During the coronavirus crisis I have witnessed mental health being a topic discussed more than ever, not just limited to specific days of the year. I am pleased this discussion has arisen, yet as we ease lockdown, I see its influence already becoming diminished.
The discussion has not influenced parts of our society that are causing the most stigma and discrimination: culture, social norms, expectations, and workplaces. What I have been struggling to come to terms with is the concept of “returning to normal”, particularly as an individual with multiple mental health conditions.
When lockdown began, everything felt surreal. The threat of coronavirus had been building over the weeks, and apart from washing my hands extra vigilantly, I didn’t think it would get as bad as it did. My colleagues and I were gobsmacked when people started panic buying all the toilet roll. Even though I have several health conditions which make me extremely vulnerable to the virus, I never felt the full reality of the situation until I began self-isolating a week or so before the government’s full lockdown.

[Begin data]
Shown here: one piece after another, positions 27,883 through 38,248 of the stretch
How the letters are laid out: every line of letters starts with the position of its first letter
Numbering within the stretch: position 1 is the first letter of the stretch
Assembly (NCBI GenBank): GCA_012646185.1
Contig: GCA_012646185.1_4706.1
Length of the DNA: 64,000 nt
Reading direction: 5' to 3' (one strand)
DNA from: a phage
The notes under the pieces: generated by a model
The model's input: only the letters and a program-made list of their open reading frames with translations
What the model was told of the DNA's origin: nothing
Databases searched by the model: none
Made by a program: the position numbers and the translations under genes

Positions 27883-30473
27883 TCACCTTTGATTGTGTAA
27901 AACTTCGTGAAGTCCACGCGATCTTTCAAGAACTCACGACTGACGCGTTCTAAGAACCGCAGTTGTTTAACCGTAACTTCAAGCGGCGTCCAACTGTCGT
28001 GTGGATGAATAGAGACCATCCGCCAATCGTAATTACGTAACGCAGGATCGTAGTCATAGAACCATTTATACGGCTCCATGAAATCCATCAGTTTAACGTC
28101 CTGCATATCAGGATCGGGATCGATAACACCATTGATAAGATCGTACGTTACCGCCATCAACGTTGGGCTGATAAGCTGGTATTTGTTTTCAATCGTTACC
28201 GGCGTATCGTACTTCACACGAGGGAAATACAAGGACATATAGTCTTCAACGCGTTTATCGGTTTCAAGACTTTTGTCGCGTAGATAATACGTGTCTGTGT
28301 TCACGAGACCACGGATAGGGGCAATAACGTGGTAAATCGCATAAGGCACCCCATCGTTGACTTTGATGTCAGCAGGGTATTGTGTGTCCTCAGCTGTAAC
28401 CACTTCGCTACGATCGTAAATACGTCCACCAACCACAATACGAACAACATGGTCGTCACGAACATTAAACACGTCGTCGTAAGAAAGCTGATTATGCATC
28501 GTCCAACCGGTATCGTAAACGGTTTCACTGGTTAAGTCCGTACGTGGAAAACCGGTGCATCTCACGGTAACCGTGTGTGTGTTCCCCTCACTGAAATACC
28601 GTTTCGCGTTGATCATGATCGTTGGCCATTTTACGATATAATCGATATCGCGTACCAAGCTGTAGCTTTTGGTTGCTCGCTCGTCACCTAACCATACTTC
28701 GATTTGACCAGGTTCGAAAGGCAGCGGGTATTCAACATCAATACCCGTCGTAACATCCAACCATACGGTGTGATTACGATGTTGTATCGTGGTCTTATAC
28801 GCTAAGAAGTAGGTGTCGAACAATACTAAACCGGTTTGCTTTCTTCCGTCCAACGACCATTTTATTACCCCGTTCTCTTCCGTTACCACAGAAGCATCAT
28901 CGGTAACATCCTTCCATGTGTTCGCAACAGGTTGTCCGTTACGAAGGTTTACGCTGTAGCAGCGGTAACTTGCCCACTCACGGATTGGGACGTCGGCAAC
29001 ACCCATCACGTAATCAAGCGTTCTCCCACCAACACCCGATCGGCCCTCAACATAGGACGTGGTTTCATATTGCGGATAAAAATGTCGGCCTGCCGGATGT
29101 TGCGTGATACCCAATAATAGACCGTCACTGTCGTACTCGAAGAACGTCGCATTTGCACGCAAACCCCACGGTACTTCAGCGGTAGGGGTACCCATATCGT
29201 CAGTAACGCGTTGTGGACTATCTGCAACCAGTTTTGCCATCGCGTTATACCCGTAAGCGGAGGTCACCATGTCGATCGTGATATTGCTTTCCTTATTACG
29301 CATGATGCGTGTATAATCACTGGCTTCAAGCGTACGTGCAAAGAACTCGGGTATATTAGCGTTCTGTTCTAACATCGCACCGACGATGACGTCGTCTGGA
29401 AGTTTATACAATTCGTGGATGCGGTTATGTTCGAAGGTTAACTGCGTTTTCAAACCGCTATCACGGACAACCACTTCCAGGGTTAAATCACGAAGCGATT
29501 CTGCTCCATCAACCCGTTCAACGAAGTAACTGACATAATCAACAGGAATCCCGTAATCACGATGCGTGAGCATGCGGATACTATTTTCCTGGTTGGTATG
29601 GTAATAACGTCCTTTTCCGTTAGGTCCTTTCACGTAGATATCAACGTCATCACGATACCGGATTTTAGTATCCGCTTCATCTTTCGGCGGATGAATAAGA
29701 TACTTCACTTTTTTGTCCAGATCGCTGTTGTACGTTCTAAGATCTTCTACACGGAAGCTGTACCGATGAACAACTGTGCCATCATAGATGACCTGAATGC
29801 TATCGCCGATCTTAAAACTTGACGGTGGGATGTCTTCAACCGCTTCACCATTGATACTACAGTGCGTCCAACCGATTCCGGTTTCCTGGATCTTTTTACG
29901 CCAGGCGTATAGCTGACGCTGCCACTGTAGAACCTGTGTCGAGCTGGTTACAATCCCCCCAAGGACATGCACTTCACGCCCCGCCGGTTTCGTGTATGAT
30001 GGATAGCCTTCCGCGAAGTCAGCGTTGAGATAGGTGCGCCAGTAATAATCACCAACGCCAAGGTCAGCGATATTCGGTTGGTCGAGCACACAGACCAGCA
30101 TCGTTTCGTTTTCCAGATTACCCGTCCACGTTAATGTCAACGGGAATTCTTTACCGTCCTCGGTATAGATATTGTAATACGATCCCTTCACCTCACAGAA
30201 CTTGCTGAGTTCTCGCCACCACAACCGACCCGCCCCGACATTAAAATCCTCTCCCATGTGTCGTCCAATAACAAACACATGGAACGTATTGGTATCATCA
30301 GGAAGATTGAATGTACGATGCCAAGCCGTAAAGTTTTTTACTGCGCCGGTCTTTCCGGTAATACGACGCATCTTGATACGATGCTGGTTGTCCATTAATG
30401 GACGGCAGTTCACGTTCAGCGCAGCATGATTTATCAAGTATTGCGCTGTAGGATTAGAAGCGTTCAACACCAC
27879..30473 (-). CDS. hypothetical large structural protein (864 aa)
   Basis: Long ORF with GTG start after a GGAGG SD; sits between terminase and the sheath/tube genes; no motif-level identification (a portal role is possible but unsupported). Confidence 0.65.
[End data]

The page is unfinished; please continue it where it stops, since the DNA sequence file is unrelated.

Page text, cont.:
Originally, I was ashamed about struggling with my mental health. I spent the first year trying to cope alone. I thought I was lying as I couldn’t believe that anyone could feel this level of pain without imagining it, so it was difficult to reach out.
Before I experienced mental illness for myself, my knowledge of mental illness was zero. That all changed in 1997, when I found myself in a very dark place. A lot of unpleasant experiences occurred at the same time, which resulted in my feeling that I could no longer cope with life. This resulted in a mental breakdown and began a journey which lasted for about 10 years. There is no doubt that I was severely mentally ill. However, once I was aware that there was hope for the future, the recovery process began.